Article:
#[derive(Debug)] pub enum BlisprError { DivideByZero, EmptyList, FunctionFormat, NoChildren, NotANumber, NumArguments(usize, usize), ParseError(String), ReadlineError(String), WrongType(String, String), UnknownFunction(String), }

To simplify the type signatures used throughout, I have a few type aliases:

pub type Result<T> = std::result::Result<T, BlisprError>; pub type BlisprResult = Result<Box<Lval>>;

The majority of evaluation functions are going to return a Result<Box<Lval>, BlisprError>, now I can just type BlisprResult. The few functions here and there that don’t have a success type of Box<Lval> can still use this new Result<T> alias instead of the more verbose built-in Result<T, E>, and the error type will automatically always be this BlisprError.

In order to be able to use this throughout our entire program, I’ve provided impl From<E> for BlisprError for a few other types of errors that are thrown, like std::io::Error and pest::error::Error for example:

impl<T> From<pest::error::Error<T>> for BlisprError where T: Debug + Ord + Copy + Hash, { fn from(error: pest::error::Error<T>) -> Self { BlisprError::ParseError(format!("{}", error)) } } impl From<std::io::Error> for BlisprError { fn from(error: std::io::Error) -> Self { BlisprError::ParseError(error.to_string()) } }

This way I can still use the ? operator on function calls that return these other error types inside functions that return a BlisprResult, and any errors returned will be automatically converted to the proper BlisprError for me. Instead of storing specific error-type Lvals during our evaluation that are carried through the whole computation and finally printed out, all errors are bubbled up through the type system, but you still get the full pest-generated error carried along:

blispr> eval {* 2 3) Parse error: --> 1:12 | 1 | eval {* 2 3) | ^--- | = expected expr

Full disclosure: to write the pest::error::Error<T> block, I just wrote what I wanted, i.e. BlisprError::ParseError(format!("{}", error)) and appeased the compiler. There is likely a better way to go about this but it works!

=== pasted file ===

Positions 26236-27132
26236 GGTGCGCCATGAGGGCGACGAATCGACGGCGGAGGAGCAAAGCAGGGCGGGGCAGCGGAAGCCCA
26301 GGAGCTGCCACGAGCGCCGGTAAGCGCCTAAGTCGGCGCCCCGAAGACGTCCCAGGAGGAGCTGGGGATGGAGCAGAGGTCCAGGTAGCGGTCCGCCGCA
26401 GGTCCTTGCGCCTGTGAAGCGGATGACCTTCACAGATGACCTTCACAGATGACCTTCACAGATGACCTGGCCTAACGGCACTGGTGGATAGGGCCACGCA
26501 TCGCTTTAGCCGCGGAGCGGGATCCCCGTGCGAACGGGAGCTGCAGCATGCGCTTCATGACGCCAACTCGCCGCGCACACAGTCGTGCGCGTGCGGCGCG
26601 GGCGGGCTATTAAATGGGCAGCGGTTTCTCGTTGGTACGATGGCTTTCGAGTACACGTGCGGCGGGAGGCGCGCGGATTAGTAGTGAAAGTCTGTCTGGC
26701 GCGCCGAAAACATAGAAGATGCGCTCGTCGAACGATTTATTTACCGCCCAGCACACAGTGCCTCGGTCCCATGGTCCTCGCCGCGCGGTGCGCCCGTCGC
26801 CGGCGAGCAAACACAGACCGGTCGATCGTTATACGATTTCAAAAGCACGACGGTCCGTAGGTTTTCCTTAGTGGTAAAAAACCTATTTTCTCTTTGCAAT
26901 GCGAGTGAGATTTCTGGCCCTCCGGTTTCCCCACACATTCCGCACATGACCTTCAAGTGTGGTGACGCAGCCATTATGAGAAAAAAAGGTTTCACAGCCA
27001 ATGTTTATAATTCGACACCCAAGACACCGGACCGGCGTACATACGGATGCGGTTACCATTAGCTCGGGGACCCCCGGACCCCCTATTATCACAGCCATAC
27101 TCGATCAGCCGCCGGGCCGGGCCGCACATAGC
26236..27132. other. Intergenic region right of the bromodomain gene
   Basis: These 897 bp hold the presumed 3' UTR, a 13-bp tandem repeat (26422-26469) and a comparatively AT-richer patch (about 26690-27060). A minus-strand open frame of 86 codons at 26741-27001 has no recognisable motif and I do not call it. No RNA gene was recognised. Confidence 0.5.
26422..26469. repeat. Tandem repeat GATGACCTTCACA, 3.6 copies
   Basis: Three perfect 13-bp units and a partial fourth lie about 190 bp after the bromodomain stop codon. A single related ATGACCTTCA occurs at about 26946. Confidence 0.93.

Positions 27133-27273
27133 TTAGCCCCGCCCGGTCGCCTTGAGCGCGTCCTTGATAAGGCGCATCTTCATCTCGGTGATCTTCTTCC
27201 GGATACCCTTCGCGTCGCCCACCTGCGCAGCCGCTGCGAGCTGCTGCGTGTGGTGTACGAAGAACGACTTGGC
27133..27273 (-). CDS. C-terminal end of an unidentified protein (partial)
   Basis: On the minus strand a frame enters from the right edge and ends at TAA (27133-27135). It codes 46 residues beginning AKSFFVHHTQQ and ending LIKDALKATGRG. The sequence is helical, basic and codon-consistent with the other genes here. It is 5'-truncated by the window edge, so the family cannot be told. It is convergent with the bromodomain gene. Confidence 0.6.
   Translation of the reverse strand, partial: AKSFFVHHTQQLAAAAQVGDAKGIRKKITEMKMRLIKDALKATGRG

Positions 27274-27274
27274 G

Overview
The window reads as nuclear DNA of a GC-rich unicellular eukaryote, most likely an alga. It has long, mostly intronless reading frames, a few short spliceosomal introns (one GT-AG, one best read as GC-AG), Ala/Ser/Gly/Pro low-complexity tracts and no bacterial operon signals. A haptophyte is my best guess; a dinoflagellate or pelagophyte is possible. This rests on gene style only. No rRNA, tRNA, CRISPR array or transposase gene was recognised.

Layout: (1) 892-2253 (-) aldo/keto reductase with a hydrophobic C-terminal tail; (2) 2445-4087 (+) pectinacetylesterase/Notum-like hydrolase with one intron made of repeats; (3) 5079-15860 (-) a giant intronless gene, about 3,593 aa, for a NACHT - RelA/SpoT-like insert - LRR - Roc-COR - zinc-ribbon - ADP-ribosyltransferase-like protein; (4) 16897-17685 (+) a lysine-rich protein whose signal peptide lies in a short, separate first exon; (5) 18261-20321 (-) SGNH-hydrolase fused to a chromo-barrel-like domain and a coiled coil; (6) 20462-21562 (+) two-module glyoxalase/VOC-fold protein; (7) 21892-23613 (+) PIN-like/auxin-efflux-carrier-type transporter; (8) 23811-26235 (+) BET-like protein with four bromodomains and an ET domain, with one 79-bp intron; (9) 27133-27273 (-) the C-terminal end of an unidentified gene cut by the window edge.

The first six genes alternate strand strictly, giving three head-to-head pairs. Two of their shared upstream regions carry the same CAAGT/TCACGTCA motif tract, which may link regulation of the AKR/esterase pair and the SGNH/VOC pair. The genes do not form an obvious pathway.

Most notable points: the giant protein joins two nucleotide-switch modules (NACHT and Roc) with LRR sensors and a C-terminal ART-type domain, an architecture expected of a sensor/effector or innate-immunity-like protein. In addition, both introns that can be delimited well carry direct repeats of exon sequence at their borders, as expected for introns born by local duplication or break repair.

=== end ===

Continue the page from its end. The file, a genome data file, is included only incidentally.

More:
The book uses the author’s own parser combinator library called mpc. If I were to tackle another similar problem in C, I’d likely reach for it again. Rust, however, has its own strong ecosystem for parsing. Some of the heavyweights in this space are nom, combine, and pest. For this project I opted for pest, to stay as close to the source material as possible. Whereas nom and combine will have you defining your own parser combinators, with pest you provide a PEG (or Parsing Expression Grammar), separately from your code. Pest then uses Rust’s powerful custom derive tooling to create a parse for your grammar automatically.

Here’s the grammar I used for this language:

COMMENT = _{ "/*" ~ (!"*/" ~ ANY)* ~ "*/" } WHITESPACE = _{ (" " | NEWLINE ) } num = @{ int } int = { ("+" | "-")? ~ digit+ } digit = { '0'..'9' } symbol = @{ (letter | digit | "_" | arithmetic_ops | "\\" | comparison_ops | "&")+ } letter = { 'a' .. 'z' | 'A' .. 'Z' } arithmetic_ops = { "+" | "-" | "*" | "/" | "%" | "^" } comparison_ops = { "=" | "<" | ">" | "!" } sexpr = { "(" ~ expr* ~ ")" } qexpr = { "{" ~ expr* ~ "}" } expr = { num | symbol | sexpr | qexpr } blispr = { SOI ~ expr* ~ EOI }

This is stored in its own file called blispr.pest alongside the source code. Each line refines a parse rule. I find this exceedingly readable, and easy to tweak. Starting from the bottom, we see a unit of valid blispr consists of one or more exprs between the Start of Input (SOI) and End of Input (EOI). An expr is any of the options given. It can handle comments and whitespace for you. I also enjoy how the grammar maintained completely separately from any Rust code. It’s easy to get this working with Rust:

use pest::{iterators::Pair, Parser}; #[cfg(debug_assertions)] const _GRAMMAR: &str = include_str!("blispr.pest"); #[derive(Parser)] #[grammar = "blispr.pest"] pub struct BlisprParser;

Now we can use the BlisprParser struct to parse string input into a parse tree with parse(). In order to evaluate it, though, we need to build a a big Lval AST: